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Palestinians clash with IDF during ‘day of rage’ over US settlement change

Thousands attend rallies across West Bank protesting shift in longstanding American policy, death of cancer-stricken Fatah fighter in Israeli jail; 77 said lightly hurt

Palestinian protesters burn cardboard cutouts of US President Donald Trump, his State Secretary Mike Pompeo, and Prime Minister Benjamin Natanyahu, during a demonstration in the center of Nablus city in the West Bank on November 26, 2019. (Photo by Jaafar ASHTIYEH / AFP)
Palestinian protesters burn cardboard cutouts of US President Donald Trump, his State Secretary Mike Pompeo, and Prime Minister Benjamin Natanyahu, during a demonstration in the center of Nablus city in the West Bank on November 26, 2019. (Photo by Jaafar ASHTIYEH / AFP)

Thousands of Palestinians demonstrated across the West Bank on Tuesday to protest the recent US announcement that it no longer believes Israeli settlements in the West Bank violate international law. As the so-called “day of rage” continued, groups of protesters clashed with Israeli security forces in several flashpoints, with 77 reported lightly injured.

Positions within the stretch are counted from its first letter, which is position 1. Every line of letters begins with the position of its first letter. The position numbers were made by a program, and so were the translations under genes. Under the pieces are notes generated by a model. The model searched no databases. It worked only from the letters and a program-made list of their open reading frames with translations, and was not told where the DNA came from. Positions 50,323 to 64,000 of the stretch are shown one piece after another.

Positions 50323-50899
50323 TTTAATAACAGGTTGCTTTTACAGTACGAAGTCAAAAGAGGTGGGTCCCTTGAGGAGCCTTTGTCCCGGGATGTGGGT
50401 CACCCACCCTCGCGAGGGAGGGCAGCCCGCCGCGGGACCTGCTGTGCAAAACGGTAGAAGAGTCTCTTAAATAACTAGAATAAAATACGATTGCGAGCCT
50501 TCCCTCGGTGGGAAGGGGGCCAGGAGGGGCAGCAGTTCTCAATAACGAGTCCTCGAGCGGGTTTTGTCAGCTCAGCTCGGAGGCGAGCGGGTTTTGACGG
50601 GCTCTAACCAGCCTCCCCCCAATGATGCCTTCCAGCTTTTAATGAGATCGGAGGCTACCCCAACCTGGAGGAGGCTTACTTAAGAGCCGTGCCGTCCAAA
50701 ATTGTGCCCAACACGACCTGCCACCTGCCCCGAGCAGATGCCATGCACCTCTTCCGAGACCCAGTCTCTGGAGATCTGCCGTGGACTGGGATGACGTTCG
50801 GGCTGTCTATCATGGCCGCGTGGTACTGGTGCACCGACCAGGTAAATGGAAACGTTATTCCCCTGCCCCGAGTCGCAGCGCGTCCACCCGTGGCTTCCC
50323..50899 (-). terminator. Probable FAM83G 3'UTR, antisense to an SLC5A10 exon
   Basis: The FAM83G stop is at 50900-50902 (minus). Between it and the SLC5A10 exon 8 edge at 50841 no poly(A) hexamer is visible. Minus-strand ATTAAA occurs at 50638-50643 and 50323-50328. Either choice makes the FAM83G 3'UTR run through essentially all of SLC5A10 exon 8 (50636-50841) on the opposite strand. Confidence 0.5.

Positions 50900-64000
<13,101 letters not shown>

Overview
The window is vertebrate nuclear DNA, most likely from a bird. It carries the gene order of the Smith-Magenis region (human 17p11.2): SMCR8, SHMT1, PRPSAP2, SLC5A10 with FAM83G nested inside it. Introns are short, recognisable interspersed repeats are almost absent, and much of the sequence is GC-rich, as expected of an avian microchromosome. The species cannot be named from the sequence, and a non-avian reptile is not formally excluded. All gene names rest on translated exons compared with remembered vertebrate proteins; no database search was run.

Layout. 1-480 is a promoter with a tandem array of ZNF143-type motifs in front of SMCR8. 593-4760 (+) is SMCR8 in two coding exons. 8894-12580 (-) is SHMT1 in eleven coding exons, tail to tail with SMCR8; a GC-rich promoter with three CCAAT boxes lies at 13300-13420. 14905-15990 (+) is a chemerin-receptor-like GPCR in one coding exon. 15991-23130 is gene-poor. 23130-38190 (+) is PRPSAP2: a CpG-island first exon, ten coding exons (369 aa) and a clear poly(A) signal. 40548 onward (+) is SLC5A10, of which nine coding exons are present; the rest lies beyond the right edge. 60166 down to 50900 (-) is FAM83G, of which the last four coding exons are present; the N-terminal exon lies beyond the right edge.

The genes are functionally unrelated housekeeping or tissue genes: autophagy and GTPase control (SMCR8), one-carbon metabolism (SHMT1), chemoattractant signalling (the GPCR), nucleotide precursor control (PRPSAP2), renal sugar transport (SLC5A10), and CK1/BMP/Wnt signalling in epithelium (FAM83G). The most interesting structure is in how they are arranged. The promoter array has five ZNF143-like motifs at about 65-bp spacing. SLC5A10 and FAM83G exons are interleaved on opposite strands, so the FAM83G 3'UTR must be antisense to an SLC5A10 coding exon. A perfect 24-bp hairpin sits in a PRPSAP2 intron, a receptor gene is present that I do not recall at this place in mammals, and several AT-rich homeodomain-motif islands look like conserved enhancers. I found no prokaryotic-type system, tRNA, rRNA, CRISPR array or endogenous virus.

Around two thousand people gathered in the West Bank city of Ramallah. They set ablaze posters of US President Donald Trump as well as Israeli and American flags. Schools, universities and government offices were shuttered and rallies were held in city centers around the West Bank.

“The biased American policy toward Israel, and the American support of the Israeli settlements and the Israeli occupation, leaves us with only one option: To go back to resistance,” Mahmoud Aloul, an official with Palestinian Authority President Mahmoud Abbas’s Fatah movement, told the crowd in Ramallah.

Demonstrators held signs reading: “Trump to impeachment, [Prime Minister Benjamin] Netanyahu to jail, the occupation will go and we will remain on our land.”

At Israeli checkpoints near Ramallah, Bethlehem and Hebron, dozens of protesters threw stones at Israeli forces who responded with tear gas.